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Dividing and planting peonies for spring blooms PDF Print E-mail

By David Lott
UNL Extension Educator
Few spring blooming plants
grab the attention of the public like peonies. They grace many home and public landscapes with their large, frilly blooms. Unusually warm weather prompted the peonies to bloom earlier than usual this spring. For anyone who wants to plant or divide peonies, a week or two after Labor Day is an ideal time.
Peonies have been a staple blooming perennial plant in landscapes here for years.  They grow and thrive with very little care. Peonies can be found in full bloom on abandoned farmsteads and rural cemeteries found off the beaten path. No wonder they have been a versatile favorite in gardens for so many years.
First, select a location for the new divisions to be planted before digging up the peonies from their original location. The new location should provide at least six hours of direct sunlight to help promote vigorous growth and blooming. Count how many sets of newly divided plants will be put in the new bed. Allow enough space to avoid these plants from crowding. There should be 24 to 36 inches between each of the new plants.
The new planting location should be dug to a depth of two feet to loosen the soil. Add in a two- to- three inch layer of decayed manure or compost into the planting area before planting the newly divided plants.
If you are purchasing bare-root peonies, select divisions that are firm and healthy looking with at least three healthy buds. If you are purchasing a containerized peony, inspect the health of the divisions, the foliage and the number of divisions before purchasing.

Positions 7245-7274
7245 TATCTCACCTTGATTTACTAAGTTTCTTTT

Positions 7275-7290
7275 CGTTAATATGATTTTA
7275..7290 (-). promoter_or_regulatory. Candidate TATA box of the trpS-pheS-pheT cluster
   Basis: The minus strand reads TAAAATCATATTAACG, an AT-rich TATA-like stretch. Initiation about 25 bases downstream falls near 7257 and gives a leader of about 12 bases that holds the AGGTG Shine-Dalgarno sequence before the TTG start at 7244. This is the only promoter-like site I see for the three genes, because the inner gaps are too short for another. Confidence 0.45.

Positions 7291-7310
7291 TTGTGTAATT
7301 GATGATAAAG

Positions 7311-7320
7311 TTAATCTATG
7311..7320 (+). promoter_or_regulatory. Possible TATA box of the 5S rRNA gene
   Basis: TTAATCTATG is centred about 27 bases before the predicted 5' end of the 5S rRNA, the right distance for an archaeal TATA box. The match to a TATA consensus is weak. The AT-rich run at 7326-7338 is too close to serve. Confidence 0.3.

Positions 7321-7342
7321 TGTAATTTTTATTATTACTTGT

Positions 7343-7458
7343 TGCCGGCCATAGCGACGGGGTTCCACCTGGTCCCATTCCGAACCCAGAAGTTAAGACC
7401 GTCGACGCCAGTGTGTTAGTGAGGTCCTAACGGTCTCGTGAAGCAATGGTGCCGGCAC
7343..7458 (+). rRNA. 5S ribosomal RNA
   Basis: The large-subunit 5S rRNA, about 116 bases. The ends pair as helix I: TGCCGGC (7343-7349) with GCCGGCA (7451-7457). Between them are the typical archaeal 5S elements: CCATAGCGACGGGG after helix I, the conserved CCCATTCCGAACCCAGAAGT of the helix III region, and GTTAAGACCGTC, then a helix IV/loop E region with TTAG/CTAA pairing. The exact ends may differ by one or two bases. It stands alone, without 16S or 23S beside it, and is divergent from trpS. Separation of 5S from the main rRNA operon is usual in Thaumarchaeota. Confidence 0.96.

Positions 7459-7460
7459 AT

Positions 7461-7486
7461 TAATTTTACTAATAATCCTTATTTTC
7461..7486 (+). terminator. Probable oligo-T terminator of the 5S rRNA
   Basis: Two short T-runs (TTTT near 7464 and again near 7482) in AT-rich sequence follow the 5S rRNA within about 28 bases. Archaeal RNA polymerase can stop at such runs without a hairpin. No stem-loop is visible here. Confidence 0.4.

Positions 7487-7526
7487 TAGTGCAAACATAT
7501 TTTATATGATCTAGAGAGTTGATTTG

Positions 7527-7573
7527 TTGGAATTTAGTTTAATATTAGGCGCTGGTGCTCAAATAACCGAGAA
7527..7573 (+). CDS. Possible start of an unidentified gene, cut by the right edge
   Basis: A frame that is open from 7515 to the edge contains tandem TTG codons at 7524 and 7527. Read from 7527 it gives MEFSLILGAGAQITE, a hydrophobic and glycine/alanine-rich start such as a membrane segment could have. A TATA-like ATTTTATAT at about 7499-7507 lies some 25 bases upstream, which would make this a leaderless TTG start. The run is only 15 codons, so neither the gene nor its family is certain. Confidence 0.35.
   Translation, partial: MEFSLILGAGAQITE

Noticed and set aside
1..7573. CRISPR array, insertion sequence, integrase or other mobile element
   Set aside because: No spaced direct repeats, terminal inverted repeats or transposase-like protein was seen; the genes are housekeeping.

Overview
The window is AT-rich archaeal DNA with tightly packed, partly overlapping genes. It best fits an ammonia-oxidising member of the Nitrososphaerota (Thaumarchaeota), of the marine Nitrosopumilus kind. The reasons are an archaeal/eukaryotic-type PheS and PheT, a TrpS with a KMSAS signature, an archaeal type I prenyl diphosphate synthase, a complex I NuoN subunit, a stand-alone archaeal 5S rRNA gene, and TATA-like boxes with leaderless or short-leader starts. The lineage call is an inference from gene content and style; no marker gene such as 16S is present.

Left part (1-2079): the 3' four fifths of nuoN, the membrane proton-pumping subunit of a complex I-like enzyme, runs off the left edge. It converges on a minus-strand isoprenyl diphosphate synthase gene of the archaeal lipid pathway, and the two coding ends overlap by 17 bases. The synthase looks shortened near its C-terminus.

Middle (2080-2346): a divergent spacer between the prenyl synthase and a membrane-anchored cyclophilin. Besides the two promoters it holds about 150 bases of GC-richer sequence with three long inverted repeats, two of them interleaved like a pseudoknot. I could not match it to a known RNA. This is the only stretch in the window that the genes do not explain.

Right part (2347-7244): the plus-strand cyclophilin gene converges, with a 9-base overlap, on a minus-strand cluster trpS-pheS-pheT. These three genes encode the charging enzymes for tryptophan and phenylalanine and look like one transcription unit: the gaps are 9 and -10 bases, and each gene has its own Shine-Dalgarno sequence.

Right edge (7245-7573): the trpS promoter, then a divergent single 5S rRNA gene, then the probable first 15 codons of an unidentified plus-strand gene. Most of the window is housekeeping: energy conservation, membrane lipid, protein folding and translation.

When creating peony divisions from existing plants, water the bed where the established peonies are currently growing for a few days before attempting to dig. Open up the soil to a depth of eight inches all around the plant that will be divided. These steps will help loosen the soil, and hopefully reduce damage to the roots when the plant is dug up. After this is done, carefully dig up the plant out of the ground.
Cut the plant foliage off of existing plants that will be divided to a height of one inch above the plant buds with a clean knife. The buds are usually red or pink in color found at the base of the foliage. Rinse the soil from the roots with a gentle stream of water to expose the roots and the locations of the buds. Divide the main plant into sections with three to five healthy buds and corresponding roots with a clean, sharp knife or spade. Remove any diseased or damaged roots at this point.
Transfer the containerized plants or plant divisions to the new planting area that has been prepared in advance. Lay the divisions out in the bed to ensure a space of 24 to 36 inches between plants before digging and planting the peonies in the ground. Peonies will need to be planted at a shallow depth to promote vigorous growth and blooming. Do not plant the buds more than one or two inches below the soil. Planting the divisions right below the surface will help avoid straggly growth and few, if any, blooms.
Fill the soil back around the newly planted divisions thoroughly to avoid air pockets around the roots. Water the newly planted divisions thoroughly. Apply two to three inches of organic matter on the newly planted bed to retain moisture and winter protection. Do not fertilize peonies in the fall. This is done in the spring by applying one-half cup of 10-10-10 fertilizer around the crown of each plant, and incorporated in the soils six inches deep.
If you have any questions about dividing and transplanting peonies, please contact me at This e-mail address is being protected from spambots. You need JavaScript enabled to view it , by calling (308) 532-2683, or by contacting your local University of Nebraska-Lincoln Extension Office.